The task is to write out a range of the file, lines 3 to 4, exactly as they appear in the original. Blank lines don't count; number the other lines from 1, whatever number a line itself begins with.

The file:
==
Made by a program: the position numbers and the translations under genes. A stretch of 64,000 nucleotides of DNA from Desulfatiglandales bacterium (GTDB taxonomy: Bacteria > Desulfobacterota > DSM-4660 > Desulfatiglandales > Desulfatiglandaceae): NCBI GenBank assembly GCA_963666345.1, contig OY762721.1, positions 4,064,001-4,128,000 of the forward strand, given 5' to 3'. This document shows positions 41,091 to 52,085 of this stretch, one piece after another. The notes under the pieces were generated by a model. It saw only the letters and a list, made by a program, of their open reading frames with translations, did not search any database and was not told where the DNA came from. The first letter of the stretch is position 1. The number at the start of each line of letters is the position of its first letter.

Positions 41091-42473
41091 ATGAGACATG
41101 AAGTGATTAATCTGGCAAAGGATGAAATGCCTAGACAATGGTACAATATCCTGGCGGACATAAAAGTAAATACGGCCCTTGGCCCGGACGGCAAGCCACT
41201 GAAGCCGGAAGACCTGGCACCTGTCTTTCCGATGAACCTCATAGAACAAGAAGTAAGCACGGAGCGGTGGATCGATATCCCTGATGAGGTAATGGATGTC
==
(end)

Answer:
41091 ATGAGACATG
41101 AAGTGATTAATCTGGCAAAGGATGAAATGCCTAGACAATGGTACAATATCCTGGCGGACATAAAAGTAAATACGGCCCTTGGCCCGGACGGCAAGCCACT